PATTON, MO (KFVS) - It's a missing person case with a shocking twist.
A 36-year-old cattle buyer disappears late last month in Williamson County.
And, as authorities investigate the case, they find a list of arrest warrants following him.
Is he a modern day cattle rustler who was stealing livestock by the truckload?
Here's what I found out.
Monday is auction day at Patton Junction.
The cattle buyers in the stands are all longtime friends who are making deals at this third generation livestock auction.
About three years ago, owner Wayne Sharrock tells me a new buyer showed up.
"He came in slowly," Sharrock recalls. "He bought a few cattle slowly. And he was a very likeable person.
His name was Ron Shepard. A good buyer, Sharrock adds.
According to Sharrock, Shepard bought cattle at Patton Junction 20 to 30 times.
"No issues with him?" I asked.
"None," he answered. "None whatsoever."
On Monday, March 26, Shepard came back out to Patton and Sharrock says he bought about 70 head of cattle.
"He left here approximately 5 or 6 o'clock," said Sharrock. "And that's the last time he was ever seen."
The next day, Sharrock got a shock. He learned Shepard's final buy was bogus and the likeable young buyer had actually served time in federal prison for wire fraud involving cattle buys.
Also on that Tuesday, Shepard was reported missing by his boss, Jeremy Pierce.
"Any idea where that cattle could be right now?" I asked.
"It's no telling," Sharrock responds with a shrug. "They could be anywhere."
In the days before Ron Shepard's disappearance, it's alleged he stole cattle from several different auction barns.
I spoke with Mike Nix down in Arkansas. He has two auction barns.
He says, in the course of two weeks, he made four sales to Shepard. Some 2000 cattle that would be 18-20 truck loads full, and never got paid.
On 70 rolling acres in Williamson County, Mark Anderson raises a small herd of registered Polled Herefords.
Back in 2009, he became concerned about the man keeping cattle across the road from him.
"When my cattle started coming up sick," Anderson explains.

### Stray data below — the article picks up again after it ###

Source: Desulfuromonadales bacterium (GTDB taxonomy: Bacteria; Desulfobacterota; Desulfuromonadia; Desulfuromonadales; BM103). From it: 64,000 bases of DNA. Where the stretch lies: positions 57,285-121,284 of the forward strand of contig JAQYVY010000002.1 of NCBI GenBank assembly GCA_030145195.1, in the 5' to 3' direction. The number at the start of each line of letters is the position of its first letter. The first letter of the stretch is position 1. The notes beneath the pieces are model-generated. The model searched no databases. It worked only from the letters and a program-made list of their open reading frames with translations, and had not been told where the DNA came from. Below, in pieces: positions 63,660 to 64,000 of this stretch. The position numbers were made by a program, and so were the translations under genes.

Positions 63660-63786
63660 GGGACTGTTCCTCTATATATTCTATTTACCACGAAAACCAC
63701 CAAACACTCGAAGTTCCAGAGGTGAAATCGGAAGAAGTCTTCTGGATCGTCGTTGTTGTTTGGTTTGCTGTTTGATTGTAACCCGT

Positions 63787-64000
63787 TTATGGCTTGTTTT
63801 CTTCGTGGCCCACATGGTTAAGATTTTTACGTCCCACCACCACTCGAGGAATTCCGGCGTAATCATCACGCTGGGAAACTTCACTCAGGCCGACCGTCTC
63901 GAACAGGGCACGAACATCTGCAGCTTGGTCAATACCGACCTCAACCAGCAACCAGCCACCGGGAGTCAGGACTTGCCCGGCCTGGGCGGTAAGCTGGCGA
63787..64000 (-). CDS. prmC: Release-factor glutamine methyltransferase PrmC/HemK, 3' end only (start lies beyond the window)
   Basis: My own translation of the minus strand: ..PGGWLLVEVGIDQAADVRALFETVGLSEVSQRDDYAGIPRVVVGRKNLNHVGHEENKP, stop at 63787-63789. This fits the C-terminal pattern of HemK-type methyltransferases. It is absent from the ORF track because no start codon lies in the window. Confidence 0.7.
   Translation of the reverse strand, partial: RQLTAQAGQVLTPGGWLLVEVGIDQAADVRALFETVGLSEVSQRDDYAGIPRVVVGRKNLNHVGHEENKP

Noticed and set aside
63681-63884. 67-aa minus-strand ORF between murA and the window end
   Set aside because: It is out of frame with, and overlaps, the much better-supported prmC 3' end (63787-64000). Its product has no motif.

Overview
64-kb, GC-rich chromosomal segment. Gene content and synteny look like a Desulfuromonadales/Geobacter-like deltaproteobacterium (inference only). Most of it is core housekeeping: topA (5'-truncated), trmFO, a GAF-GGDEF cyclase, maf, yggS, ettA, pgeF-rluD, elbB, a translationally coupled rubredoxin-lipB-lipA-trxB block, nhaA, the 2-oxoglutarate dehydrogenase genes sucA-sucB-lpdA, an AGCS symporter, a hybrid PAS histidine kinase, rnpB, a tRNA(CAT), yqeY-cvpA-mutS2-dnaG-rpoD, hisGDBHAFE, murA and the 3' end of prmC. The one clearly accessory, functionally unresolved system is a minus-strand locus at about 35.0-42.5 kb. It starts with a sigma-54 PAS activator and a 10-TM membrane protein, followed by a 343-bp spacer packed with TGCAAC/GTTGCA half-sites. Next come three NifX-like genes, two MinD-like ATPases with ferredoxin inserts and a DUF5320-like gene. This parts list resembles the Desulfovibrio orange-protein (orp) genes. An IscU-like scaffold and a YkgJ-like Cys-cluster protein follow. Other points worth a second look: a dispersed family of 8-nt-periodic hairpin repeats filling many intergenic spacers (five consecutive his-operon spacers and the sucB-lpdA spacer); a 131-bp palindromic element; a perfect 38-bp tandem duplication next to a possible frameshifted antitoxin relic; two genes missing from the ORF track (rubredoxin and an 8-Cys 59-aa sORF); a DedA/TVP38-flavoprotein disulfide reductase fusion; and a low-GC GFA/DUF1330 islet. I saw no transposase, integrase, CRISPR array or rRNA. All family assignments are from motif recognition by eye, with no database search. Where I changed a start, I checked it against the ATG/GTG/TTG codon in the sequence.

Anderson says that new neighbor, Ron Shepard, came over just once after one of his cows got into Anderson's field.
Anderson believes his cattle caught an infectious virus from some of the many cattle Shepard moved in and out of this field.
"You'd see cattle leave and new cattle come in," Anderson recalls.
In late 2010, Anderson says he googled Ron Shepard's name and turned up his federal conviction.
"It looks to me like he came up here and started doing the same thing" says Anderson.
Mark Anderson's concerns about his neighbor reached the desk of Ron Shepard's federal probation officer in Benton, Illinois.
That officer tells me he knew Shepard was buying cattle.
Shepard's probation order out of Florida only restricted him from being self-employed in the cattle industry.
But, because of Anderson's concerns, that probation officer says he went ahead and ran a financial investigation on Shepard last year.
And that's when he says it was obvious to him Shepard was doing much more than simply filling cattle orders.
Back in Patton, Wayne Sharrock still can't believe Ron Shepard's alleged deception.
"In the cattle business, everything is trust," Sharrock said. "And when you get to knowing people like this, you know, you trust them."
Ron Shepard's time at Patton Junction and across the Heartland shattered that trust with local cattlemen.
And, his probation officer believes his disappearance is no accident.
"How are you feeling about him now?" I asked Sharrock.
"Not very good," he answers. "I'd like to find him. Me and a whole bunch of other people would like to find him."
Ron Shepard is currently wanted in Illinois, Florida, Kentucky and Arkansas.
If you know where he is or think you have information that can assist authorities, please contact the Federal Probation Office in Benton, Illinois at 618-439-4828.